On Tuesday morning, the House Natural Resources Committee passed the RECLAIM Act, a bipartisan bill aimed at revitalizing coal mining communities. The legislation would direct $1 billion over five years to restoring abandoned mine lands. Committee members also approved an…
People from coal-impacted communities across Central Appalachia recently gathered in Wise County, Va., to share their concerns and ideas with U.S. Representative Raúl Grijalva.
The coal lobby’s influence over the White House is a given at this point — as is the White House’s willingness to put its finger on the scale in favor of our dirtiest, most carbon-packed energy sources.
In the face of a federal administration bent on rolling back key environmental protections and ignoring climate science, Governor McAuliffe took bold action Tuesday to limit greenhouse gas pollution in Virginia.
Despite his repeated promises to do so, President Trump is unlikely to revive the coal industry through federal policy, and CEOs of electric utilities and coal mining companies know it.
The “America First” budget proposed by President Donald Trump in March 2017 would slash funding to many programs that Appalachian residents depend on.
President Trump signed an executive order reversing much of the progress President Obama made towards addressing the realities of climate change. The order calls for the Environmental Protection Agency to overturn the Clean Power Plan, but it will do little to revive the struggling coal industry.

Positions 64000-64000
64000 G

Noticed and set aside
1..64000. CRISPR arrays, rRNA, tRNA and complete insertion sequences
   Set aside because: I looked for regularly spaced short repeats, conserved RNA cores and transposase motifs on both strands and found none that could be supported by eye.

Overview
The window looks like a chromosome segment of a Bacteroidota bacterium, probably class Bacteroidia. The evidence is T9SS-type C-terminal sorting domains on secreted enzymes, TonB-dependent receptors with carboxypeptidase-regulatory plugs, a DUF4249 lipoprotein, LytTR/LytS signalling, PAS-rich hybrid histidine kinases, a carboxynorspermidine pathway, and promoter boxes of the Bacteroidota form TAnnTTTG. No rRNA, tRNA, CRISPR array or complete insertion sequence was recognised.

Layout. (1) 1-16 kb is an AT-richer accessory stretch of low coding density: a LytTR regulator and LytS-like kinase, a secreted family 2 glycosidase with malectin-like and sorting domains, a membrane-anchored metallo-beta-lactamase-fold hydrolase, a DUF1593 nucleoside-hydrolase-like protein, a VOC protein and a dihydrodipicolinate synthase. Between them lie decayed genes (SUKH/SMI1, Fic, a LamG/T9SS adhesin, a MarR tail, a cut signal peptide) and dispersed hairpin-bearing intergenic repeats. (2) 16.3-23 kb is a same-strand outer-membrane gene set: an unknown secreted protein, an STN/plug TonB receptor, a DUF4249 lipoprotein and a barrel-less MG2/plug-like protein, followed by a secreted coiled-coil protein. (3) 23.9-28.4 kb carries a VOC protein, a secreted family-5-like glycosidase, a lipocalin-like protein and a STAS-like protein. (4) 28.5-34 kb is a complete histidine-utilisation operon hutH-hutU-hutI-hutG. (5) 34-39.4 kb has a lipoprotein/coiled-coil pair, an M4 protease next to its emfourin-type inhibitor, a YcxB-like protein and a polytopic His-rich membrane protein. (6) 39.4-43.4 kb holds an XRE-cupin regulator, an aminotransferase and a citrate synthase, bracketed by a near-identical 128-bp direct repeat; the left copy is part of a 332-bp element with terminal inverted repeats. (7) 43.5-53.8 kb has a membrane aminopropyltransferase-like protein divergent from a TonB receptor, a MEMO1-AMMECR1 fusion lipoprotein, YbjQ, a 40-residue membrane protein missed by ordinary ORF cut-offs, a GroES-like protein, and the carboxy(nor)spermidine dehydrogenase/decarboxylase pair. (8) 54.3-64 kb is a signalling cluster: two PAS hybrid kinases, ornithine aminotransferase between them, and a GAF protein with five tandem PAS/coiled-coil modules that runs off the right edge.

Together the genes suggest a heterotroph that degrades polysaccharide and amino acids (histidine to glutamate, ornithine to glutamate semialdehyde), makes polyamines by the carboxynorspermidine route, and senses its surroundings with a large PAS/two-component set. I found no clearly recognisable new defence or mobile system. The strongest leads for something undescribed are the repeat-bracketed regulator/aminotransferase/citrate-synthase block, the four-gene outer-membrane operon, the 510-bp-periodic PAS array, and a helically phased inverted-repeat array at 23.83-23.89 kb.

The White House released its budget blueprint last week, and the proposal is nothing short of a disaster for Appalachia and rural communities across the country. Here’s a look at a few agencies and programs the White House wants to completely eliminate if it had its way.
For all my life, the coal economy has ruled this region and its people,” writes Ron Short of Danville, Va., in a letter supporting the Stream Protection Rule. “Now we are facing the demise of the coal industry, and we must save the valuable natural resources that we have left if we are ever to develop cultural tourism and eco-tourism as important parts of a new economy that works for everyone.”
When Congress voted last week to overturn the Stream Protection Rule, people braced themselves for the coming impacts. But threats to public water from corporate and political interests are nothing new in Central Appalachia, nor is the problem unique to this area. In the face of these threats, communities fighting for clean water need our continued support.